Review: The Black Arrow by Vin Suprynowicz

The Black Arrow is a futuristic tale of hope and resistance. Set in the year 2030, it opens in the streets of Gotham . The reader is introduced to a world where homeland security has blossomed and bestowed upon us its wonderful "protection" against terrorism--not only in our airports, but right off busy sidewalks at impromptu "portals." Passers by are treated to an inspection for weapons, illegal software, drugs, and proper ID. Of course, if they don't find any problems, inspectors often treat themselves to a good grope or other sexual rewards from the defenseless citizens in this new "police state." Ah, but on the rooftops and in the shadows lurks the Black Arrow--a hero along the lines of Batman or Superman. While the book may open with an almost comic book feel, we soon learn that it is a serious, believable novel that stirs our souls much like the film 'Spartacus' does.

With The Black Arrow, Vin has given us a real treasure. For example, when was the last time that 'Passionate'. . . "Sexy". . . "Stylish" . . . "Thought-provoking" . . . "Funny". . . "Exhilarating!". . . "Action-packed!" . . . and "Tear-jerker" were all used to describe the same book--let alone a book about FREEDOM???

The characters are so real, likable, and unique that you believe that you know them. The Black Arrow starts out with a righteous assassination by an archer. The ancient method of attack is chosen to effectively render the vast 'SonicNet gunfire detection grid' about as useful as the ancient Maginot Line.

Later, we find that the resistance is equally proficient with blades, martial arts, or firearms. I found it extremely refreshing to read a novel with technically accurate gun battles. Without going overboard or getting too technical, the author provides the reader with a real sense of what it feels like, sounds like, and looks like to engage an armed enemy while equipped with bows and guns. After some of the shooting scenes, you'll actually find yourself with ringing ears yawning, trying to get your ears to pop, as though a low-flying jet had just broken Mach 1 overhead.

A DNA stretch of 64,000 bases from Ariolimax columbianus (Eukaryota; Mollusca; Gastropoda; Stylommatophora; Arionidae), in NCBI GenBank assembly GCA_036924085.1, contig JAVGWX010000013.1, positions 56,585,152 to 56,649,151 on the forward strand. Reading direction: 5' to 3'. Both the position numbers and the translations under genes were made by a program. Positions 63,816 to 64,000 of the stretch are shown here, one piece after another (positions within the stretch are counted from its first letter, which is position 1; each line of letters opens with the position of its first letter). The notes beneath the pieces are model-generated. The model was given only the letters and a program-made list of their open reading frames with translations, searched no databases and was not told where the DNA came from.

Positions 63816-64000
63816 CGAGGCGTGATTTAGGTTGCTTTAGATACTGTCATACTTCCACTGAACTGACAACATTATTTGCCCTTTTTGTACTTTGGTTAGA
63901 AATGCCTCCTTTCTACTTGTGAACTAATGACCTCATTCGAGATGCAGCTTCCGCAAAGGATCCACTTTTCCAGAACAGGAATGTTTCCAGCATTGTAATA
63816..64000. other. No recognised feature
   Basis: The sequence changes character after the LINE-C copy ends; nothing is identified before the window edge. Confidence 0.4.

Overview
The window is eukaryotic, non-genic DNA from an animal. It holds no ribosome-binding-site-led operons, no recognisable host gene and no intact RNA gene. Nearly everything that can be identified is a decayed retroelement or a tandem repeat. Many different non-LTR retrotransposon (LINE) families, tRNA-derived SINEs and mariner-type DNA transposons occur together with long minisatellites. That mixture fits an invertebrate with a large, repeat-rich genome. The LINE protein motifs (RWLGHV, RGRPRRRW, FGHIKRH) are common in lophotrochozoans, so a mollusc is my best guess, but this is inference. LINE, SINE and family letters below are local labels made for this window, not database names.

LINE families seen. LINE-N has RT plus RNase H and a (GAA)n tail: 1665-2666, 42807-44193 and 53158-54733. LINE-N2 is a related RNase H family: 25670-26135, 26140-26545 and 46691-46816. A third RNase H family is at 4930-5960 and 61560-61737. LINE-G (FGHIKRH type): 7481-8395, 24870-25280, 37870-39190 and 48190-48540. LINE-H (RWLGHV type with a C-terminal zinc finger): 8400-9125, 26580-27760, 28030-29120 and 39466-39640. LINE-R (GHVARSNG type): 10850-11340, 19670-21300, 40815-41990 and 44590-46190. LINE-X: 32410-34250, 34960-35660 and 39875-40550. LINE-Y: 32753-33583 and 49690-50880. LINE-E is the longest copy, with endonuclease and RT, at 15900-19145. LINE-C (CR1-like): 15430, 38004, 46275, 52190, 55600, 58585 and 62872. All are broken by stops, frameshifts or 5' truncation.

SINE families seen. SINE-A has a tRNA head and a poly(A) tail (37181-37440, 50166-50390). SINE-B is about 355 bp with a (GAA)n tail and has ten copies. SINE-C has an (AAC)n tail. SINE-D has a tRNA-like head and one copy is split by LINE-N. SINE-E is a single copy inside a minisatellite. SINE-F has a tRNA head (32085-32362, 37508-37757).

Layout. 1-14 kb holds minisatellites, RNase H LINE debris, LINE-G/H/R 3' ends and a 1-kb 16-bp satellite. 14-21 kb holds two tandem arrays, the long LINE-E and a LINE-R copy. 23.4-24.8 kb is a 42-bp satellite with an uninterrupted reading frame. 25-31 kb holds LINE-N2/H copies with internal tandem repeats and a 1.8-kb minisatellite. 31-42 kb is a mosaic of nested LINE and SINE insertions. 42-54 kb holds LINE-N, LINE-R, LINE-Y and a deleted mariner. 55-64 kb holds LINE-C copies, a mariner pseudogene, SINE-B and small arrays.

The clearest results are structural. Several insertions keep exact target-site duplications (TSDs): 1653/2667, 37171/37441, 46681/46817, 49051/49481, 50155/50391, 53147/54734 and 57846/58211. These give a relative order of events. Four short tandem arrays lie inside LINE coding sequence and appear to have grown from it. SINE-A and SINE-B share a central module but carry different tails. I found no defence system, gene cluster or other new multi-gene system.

The masterful word pictures put you on the front line. You feel the cold rain, are aroused by the sex, and smell the dark, dank, vast Gotham underground. This is a thriller with soul. You will go from laughing out loud, to shaking with sheer hatred, and then down to a lump in your throat--from the tear-jerking romance.

If you're part of the "gun culture," you'll feel absolutely privileged to be surrounded by serious, well trained freedom fighters who not only practice good muzzle control, but also let you in on their thoughts before and AFTER they pull the trigger. You find yourself understanding their justification for their conflict and their willingness to 'hold the line'--despite their terrible odds of survival.

Some of the scenes are so heinous that you question the need to be so graphic; after all, no government could be THAT cruel. And then you recall that you've seen these stories before . . . you remember that these are real events. Vin has craftily taken the most horrific injustices to our liberties and magically made them appear as current news items in 2030. The Black Arrow is a must-read for romantics, libertarians, resistance fighters, and anyone who is passionate about life. It also provides the ultimate solution for the elimination of "boot-on-your-neck" politics.

The dialogue is witty and sharp. The history lessons and quotes from the Founding Fathers are timeless and pertinent.

Vin has given us a stunning first novel that is sure to be a timeless classic among such greats as Atlas Shrugged, The Count of Monte Cristo, Animal Farm, 1984, and Unintended Consequences. Get the limited edition, leather-bound printing while it lasts and pass it on to your grandchildren. It is guaranteed to stir even the faintest glowing cinder of patriotism into a raging fire of resistance. I can't wait to see what Vin will come up with next--and I hope it is soon.

About the author: Vin Suprynowicz , a collector of surplus military firearms, spent his youth in New England and worked his way through school as a disc jockey, short-order cook, motel night clerk, and member of the relentlessly unsuccessful rock & roll band "The Four Shadowings of Doom." Vin has had an extensive, award-winning career in journalism and is currently a columnist and editorial writer at Nevada 's largest newspaper, the Las Vegas Review-Journal. He is also the author of two non-fiction books, Send in the Waco Killers and The Ballad of Carl Drega. Both of his non-fiction works were awarded Freedom Book of the Year by, and The Black Arrow is certain to win it this year.

The targets of Vin's books and columns include taxation, gun control, and the War to Spread Pain (more generally dubbed the "War On Some Drugs.")

But Homeland Security and our new national pastime, the airport grope-and-grab, also do not escape his literary scalpel.

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